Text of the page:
Healthcare remains the top area of investment in artificial intelligence as measured by venture capital deal flow.[1] Artificial intelligence is what enables a digital device or “robot” to see and recognize objects or solve a problem that requires a level of intelligence. The primary aim of artificial intelligence applications within the medical field is to analyze relationships between prevention or treatment techniques and patient outcomes[2]. Programs with artificial intelligence are already developed and tested in many practices such as: medical examinations, treatment diagnosis and protocol development, drug evolution, personalized medicine, patient monitoring and care, etc. World renowned medical institutions and technology companies like the Mayo Clinic, National Health Service, IBM and Google have all created solutions to a variety of problems that are currently used in the industry. For example, IBM works with CVS Health on artificial intelligence applications on chronic disease treatment with Johnson & Johnson on analysis of scientific papers to find new connections for drug development.[3]

Hitting Home with Client Care, Literally

With new strides happening in the healthcare industry, people’s entire medical histories will be accessible to physicians, privacy protected and available to a variety of entities ranging from clinics to specialty hospitals. The result will be more beneficial doctor’s visits for the patient. This revolution will result in more widespread access to healthcare because if the patient is unable to or uninterested in visiting a clinic in person, they will be able to contact their healthcare provider on a smartphone, send a picture of video of their condition, and a computer will read the image or video and recommend how to proceed. Due to machine learning, artificial intelligence is better at pattern recognition than the human eye or brain so this avenue will result in improved patient care.

People with chronic conditions will have the option of in-home care by medical professionals who will virtually check-in with the patient. Healthcare professionals will have the ability to chat with remotely about data that they’ve received from implantable, wearable or external sensors. Those sensors will be constantly monitored by robots with artificial intelligence who will double as caregivers. With artificial intelligence integration, people who are sick will receive care for a smaller cost in a more relaxed setting.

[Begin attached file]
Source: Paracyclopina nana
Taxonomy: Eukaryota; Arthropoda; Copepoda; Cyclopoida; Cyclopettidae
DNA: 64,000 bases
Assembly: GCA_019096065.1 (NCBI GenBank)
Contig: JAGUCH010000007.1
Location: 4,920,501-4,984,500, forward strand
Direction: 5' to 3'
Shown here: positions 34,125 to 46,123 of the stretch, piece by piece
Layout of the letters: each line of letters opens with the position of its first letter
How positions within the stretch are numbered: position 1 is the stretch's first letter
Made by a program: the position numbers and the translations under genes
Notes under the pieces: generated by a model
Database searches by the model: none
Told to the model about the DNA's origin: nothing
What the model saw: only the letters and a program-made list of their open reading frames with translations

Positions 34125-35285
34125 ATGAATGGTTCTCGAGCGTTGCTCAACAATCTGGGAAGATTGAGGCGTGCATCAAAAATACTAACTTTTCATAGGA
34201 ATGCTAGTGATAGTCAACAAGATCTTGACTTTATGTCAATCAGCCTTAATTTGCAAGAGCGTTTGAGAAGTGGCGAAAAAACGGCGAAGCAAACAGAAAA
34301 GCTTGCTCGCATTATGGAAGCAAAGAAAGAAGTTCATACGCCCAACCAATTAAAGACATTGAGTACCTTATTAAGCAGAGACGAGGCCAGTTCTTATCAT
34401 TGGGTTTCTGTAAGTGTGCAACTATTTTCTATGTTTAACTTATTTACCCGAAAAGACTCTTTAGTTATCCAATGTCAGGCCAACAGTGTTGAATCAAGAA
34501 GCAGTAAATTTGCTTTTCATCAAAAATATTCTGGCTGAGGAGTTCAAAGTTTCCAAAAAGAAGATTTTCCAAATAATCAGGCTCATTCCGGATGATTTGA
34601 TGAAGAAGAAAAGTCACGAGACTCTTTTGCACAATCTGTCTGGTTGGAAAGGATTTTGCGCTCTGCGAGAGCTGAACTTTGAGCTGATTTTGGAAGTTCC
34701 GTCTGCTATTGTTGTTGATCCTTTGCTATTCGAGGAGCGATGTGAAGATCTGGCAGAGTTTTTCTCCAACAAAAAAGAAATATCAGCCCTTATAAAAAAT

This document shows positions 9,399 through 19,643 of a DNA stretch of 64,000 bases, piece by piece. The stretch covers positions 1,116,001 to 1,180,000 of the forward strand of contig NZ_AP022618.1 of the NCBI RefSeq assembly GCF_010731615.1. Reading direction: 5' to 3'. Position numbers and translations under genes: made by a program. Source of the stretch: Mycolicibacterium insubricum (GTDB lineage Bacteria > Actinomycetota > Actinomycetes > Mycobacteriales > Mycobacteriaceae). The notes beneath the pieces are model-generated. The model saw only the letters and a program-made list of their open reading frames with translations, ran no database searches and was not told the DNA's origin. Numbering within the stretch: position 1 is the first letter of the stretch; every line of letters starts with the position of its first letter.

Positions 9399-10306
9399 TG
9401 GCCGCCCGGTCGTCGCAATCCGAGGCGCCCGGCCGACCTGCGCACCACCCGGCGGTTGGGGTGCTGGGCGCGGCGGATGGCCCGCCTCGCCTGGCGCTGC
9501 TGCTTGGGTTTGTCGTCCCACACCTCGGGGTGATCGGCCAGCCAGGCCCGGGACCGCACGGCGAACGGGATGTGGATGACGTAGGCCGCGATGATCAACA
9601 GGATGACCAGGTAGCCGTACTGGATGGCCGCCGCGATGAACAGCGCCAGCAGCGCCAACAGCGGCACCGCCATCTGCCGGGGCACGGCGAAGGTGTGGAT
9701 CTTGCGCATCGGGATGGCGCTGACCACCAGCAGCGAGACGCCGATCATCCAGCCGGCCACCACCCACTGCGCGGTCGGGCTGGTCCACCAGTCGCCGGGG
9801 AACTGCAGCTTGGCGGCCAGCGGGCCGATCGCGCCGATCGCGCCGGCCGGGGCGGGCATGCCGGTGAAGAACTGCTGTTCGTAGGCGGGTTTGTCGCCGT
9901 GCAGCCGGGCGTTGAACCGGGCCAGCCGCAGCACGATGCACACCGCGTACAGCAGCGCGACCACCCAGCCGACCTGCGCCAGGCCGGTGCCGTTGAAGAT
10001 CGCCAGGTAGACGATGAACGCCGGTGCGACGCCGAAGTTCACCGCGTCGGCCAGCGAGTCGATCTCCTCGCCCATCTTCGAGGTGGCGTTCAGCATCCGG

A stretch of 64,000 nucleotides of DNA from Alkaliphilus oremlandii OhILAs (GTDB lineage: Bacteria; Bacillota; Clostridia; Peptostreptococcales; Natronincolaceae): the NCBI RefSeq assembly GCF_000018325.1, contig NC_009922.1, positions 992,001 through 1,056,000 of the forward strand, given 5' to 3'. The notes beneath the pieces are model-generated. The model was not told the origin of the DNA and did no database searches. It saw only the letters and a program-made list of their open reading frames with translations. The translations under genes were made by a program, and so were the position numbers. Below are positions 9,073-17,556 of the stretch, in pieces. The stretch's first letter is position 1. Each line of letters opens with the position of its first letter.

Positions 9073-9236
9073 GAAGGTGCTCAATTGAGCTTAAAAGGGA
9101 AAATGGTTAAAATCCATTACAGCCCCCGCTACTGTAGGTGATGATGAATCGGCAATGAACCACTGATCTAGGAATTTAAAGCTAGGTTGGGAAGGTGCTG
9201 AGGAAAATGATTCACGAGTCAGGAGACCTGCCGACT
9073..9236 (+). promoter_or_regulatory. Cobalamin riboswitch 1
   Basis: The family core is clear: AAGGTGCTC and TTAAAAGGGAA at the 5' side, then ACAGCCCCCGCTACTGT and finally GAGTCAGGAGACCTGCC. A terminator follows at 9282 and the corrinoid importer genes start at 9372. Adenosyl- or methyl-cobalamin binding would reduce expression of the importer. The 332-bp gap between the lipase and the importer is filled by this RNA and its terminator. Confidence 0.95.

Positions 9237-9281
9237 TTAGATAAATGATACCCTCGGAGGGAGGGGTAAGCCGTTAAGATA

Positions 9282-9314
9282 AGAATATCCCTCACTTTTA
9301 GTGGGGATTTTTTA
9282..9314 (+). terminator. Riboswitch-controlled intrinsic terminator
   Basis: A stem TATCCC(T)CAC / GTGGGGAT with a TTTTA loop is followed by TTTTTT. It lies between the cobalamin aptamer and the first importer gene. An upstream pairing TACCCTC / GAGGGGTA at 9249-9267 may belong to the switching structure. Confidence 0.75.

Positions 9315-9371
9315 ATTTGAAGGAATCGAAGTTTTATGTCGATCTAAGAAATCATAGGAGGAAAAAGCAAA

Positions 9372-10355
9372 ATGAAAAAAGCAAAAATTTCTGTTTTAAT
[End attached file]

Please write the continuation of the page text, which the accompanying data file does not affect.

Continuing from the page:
What Happens When at Home Care Isn’t Enough?

            Hospitals will limit themselves to the diagnosis of rare or complex conditions or intensive surgeries. The goal is for hospitals to no longer have a designated ICU because every room will be a “self-contained ICU”[4]. Each room will have the ability to connect with remote specialists through built-in cameras for examinations, which will incur less expense for the patient as they will no longer have to travel to meet with the specialist. Hospital staffing ratios will vary according to the individual patient’s need as determined by artificial intelligence risk-monitoring and treatment algorithms. Physicians will also receive aid with diagnosis and evidence-based treatment by cognitive computing systems like IBM’s Watson [5].

Will It All Be Rainbows and Butterflies?

While artificial intelligence prevents many errors in the medical field, it is also causing new kinds of mistakes that the industry has not experienced before. An example of this is an overdose case at the University of California, San Francisco where doctors delivered a massive overdose of antibiotic to a 16-year-old patient. Though the error was safely remedied, the lesson was clear: there’s still a great deal of progress that artificial intelligence can make in the healthcare industry.[6]

Artificial intelligence is continuously thinking, processing and updating itself to ensure productivity, but that does not always mean that it will make the correct decision. Entirely remote patient care, a universal database for medical records and having every patient room at a hospital be an ICU isn’t going to happen tomorrow. That doesn’t mean that this type of technology boom is thirty years away either. There is no concrete number of years until this artificial intelligence integration happens, but it has so much potential and I believe this integration will reform healthcare completely, for the betterment of society.

[1] CB Insights Artificial Intelligence report. 28 June 2016.

[2] Coiera, E. (1997). Guide to medical informatics, the internet and telemedicine. Chapman & Hall, Ltd.

[3] Spear, Andrew. “From Cancer to Consumer Tech: A Look Inside IBM’s Watson Health Strategy.” Fortune, 05 Apr. 2015. Web. 2 Mar. 2017.

[4] Buchman, Tim. “The Smarter ICU.” Emory Medicine Magazine. Emory University , June 2015. Web. 06 Mar. 2017.

[5] Weber, David. “12 Ways Artificial Intelligence Will Transform Health Care.” H&HN. American Hospital Association, 28 Sept. 2015. Web. 05 Mar. 2017.

[6] Miliard, Mike. “Q&A: Robert Wachter on health IT’s ‘hope, hype and harm’” Healthcare IT News. HIMSS Media, 02 Apr. 2015. 3 Mar. 2017.